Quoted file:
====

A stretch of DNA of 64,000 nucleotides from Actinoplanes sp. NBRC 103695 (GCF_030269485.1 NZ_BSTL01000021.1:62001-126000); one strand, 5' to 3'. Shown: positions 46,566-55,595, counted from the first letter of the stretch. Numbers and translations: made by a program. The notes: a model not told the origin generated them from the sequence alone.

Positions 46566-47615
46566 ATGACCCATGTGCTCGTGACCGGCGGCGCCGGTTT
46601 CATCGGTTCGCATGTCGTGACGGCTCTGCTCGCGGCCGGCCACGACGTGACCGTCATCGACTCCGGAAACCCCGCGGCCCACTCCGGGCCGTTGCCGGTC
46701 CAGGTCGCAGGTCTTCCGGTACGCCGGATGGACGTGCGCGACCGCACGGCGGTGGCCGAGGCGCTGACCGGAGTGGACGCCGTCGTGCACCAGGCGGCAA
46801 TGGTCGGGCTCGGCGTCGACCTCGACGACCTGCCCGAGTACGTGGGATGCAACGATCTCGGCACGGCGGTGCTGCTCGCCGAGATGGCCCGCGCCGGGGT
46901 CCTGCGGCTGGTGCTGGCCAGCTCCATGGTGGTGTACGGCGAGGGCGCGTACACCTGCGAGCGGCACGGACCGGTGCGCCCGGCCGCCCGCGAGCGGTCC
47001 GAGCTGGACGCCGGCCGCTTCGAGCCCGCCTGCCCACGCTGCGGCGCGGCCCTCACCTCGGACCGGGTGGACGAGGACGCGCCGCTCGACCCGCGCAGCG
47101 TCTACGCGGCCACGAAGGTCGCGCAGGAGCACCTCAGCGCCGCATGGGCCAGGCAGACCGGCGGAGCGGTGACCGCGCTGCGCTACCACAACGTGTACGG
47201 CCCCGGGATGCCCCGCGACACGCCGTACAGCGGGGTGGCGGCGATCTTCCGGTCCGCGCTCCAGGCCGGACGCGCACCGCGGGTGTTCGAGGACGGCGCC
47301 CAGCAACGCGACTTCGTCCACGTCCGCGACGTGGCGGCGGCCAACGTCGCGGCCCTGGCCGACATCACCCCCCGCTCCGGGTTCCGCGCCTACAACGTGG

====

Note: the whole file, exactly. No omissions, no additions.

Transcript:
A stretch of DNA of 64,000 nucleotides from Actinoplanes sp. NBRC 103695 (GCF_030269485.1 NZ_BSTL01000021.1:62001-126000); one strand, 5' to 3'. Shown: positions 46,566-55,595, counted from the first letter of the stretch. Numbers and translations: made by a program. The notes: a model not told the origin generated them from the sequence alone.

Positions 46566-47615
46566 ATGACCCATGTGCTCGTGACCGGCGGCGCCGGTTT
46601 CATCGGTTCGCATGTCGTGACGGCTCTGCTCGCGGCCGGCCACGACGTGACCGTCATCGACTCCGGAAACCCCGCGGCCCACTCCGGGCCGTTGCCGGTC
46701 CAGGTCGCAGGTCTTCCGGTACGCCGGATGGACGTGCGCGACCGCACGGCGGTGGCCGAGGCGCTGACCGGAGTGGACGCCGTCGTGCACCAGGCGGCAA
46801 TGGTCGGGCTCGGCGTCGACCTCGACGACCTGCCCGAGTACGTGGGATGCAACGATCTCGGCACGGCGGTGCTGCTCGCCGAGATGGCCCGCGCCGGGGT
46901 CCTGCGGCTGGTGCTGGCCAGCTCCATGGTGGTGTACGGCGAGGGCGCGTACACCTGCGAGCGGCACGGACCGGTGCGCCCGGCCGCCCGCGAGCGGTCC
47001 GAGCTGGACGCCGGCCGCTTCGAGCCCGCCTGCCCACGCTGCGGCGCGGCCCTCACCTCGGACCGGGTGGACGAGGACGCGCCGCTCGACCCGCGCAGCG
47101 TCTACGCGGCCACGAAGGTCGCGCAGGAGCACCTCAGCGCCGCATGGGCCAGGCAGACCGGCGGAGCGGTGACCGCGCTGCGCTACCACAACGTGTACGG
47201 CCCCGGGATGCCCCGCGACACGCCGTACAGCGGGGTGGCGGCGATCTTCCGGTCCGCGCTCCAGGCCGGACGCGCACCGCGGGTGTTCGAGGACGGCGCC
47301 CAGCAACGCGACTTCGTCCACGTCCGCGACGTGGCGGCGGCCAACGTCGCGGCCCTGGCCGACATCACCCCCCGCTCCGGGTTCCGCGCCTACAACGTGG